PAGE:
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Rice Eyes US-India Nuclear Deal This Year

Despite several rounds of talks, India has stood fast against accepting any curbs on its reprocessing of spent nuclear fuel.
by Staff Writers
Washington (AFP) June 27, 2007
US Secretary of State Condoleezza Rice said Wednesday that a "historic" nuclear energy pact with India could be clinched this year with enough commitment from both sides. "Had this been easy, it would have been done a long time ago," Rice told the US-India Business Council, while trumpeting the deal's benefits both to fast-growing India's energy needs and to US nuclear companies.

"I myself am dedicated to getting it done, and we need to get it done by the end of the year," she said.

India and the United States have been discussing the fine print of the accord for two years after Washington agreed in principle to reverse three decades of US sanctions on nuclear trade with India.

The outlines of the deal, described by Rice as "historic and pathbreaking," were agreed even though New Delhi refuses to sign the nuclear Non-Proliferation Treaty and had tested nuclear weapons in 1998.

Under the deal, India is to separate nuclear facilities for civilian and military use and set up a regime of international inspections in return for technology and nuclear fuel supplies.

Despite several rounds of talks, India has stood fast against accepting any curbs on its reprocessing of spent nuclear fuel.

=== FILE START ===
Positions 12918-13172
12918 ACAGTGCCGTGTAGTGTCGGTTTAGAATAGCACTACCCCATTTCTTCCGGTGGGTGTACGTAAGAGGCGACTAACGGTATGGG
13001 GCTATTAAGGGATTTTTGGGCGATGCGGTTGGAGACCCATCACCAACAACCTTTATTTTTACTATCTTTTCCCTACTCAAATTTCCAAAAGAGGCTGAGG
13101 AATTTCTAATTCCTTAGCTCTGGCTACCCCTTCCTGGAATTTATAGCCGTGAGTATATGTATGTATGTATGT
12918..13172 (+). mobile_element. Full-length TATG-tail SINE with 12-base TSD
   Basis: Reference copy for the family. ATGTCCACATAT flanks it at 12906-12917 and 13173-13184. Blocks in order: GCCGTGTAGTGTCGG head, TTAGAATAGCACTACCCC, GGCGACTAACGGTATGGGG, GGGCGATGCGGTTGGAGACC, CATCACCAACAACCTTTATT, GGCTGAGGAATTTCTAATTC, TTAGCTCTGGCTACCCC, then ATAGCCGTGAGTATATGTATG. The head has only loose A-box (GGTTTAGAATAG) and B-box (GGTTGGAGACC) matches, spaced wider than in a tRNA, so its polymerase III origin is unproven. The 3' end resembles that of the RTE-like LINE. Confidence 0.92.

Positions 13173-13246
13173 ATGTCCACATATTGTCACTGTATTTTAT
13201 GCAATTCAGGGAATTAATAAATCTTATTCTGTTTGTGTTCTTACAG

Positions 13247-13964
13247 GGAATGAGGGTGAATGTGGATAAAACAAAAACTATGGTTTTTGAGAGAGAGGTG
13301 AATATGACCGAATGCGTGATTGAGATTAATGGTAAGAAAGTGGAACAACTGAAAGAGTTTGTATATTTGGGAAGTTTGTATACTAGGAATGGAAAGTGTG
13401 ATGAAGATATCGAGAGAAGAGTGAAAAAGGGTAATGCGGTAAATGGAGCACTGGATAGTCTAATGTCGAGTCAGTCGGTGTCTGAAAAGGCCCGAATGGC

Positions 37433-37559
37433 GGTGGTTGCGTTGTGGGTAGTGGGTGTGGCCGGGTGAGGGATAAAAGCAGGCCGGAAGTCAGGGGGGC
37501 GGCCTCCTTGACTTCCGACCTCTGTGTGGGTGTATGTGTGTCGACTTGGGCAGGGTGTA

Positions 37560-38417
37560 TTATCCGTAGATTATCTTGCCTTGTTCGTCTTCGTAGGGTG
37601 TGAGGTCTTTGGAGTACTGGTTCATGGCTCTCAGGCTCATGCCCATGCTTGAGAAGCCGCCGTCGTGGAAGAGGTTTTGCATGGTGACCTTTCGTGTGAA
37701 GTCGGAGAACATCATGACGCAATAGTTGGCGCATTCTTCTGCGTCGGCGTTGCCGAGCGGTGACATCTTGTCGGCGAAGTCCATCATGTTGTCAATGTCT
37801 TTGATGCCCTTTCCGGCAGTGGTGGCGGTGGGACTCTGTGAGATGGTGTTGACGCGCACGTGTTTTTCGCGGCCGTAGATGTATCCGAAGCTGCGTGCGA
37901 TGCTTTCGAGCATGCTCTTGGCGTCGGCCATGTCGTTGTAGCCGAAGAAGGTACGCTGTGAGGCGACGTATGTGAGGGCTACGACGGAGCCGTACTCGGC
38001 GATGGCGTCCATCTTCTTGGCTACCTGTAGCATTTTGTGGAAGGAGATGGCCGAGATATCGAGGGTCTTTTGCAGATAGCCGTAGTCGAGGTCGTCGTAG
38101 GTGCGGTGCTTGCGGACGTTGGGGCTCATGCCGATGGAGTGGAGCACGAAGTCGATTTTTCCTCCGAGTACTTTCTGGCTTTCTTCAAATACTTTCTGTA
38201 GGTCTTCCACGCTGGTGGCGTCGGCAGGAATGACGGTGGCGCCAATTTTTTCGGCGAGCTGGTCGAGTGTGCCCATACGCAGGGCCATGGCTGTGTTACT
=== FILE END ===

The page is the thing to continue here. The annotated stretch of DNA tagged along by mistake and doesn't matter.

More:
India also wants assurances that Washington will continue to supply fuel for its atomic plants in the event New Delhi conducts further nuclear weapons tests.

"I feel that we have strong commitments on the part of both governments because we have strong commitment on the part of our leaders," Rice said.

India is "a country for whom economic development cannot afford to slow" and needs new energy sources to maintain growth without contributing to global warming, she said.

Aside from inspections by the International Atomic Energy Agency (IAEA), India must also agree to demands for export and non-proliferation safeguards by the 45-nation Nuclear Suppliers Group.

India has proposed to set up a special unit to reprocess spent atomic fuel under international safeguards in a bid to close the US deal, the Press Trust of India reported this month.

The proposal was reportedly offered by Indian officials on the margins of a Group of Eight summit in Germany, at which Indian Prime Minister Manmohan Singh and US President George W. Bush held talks.

Source: Agence France-Presse

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Moscow (RIA Novosti) Jun 21, 2007
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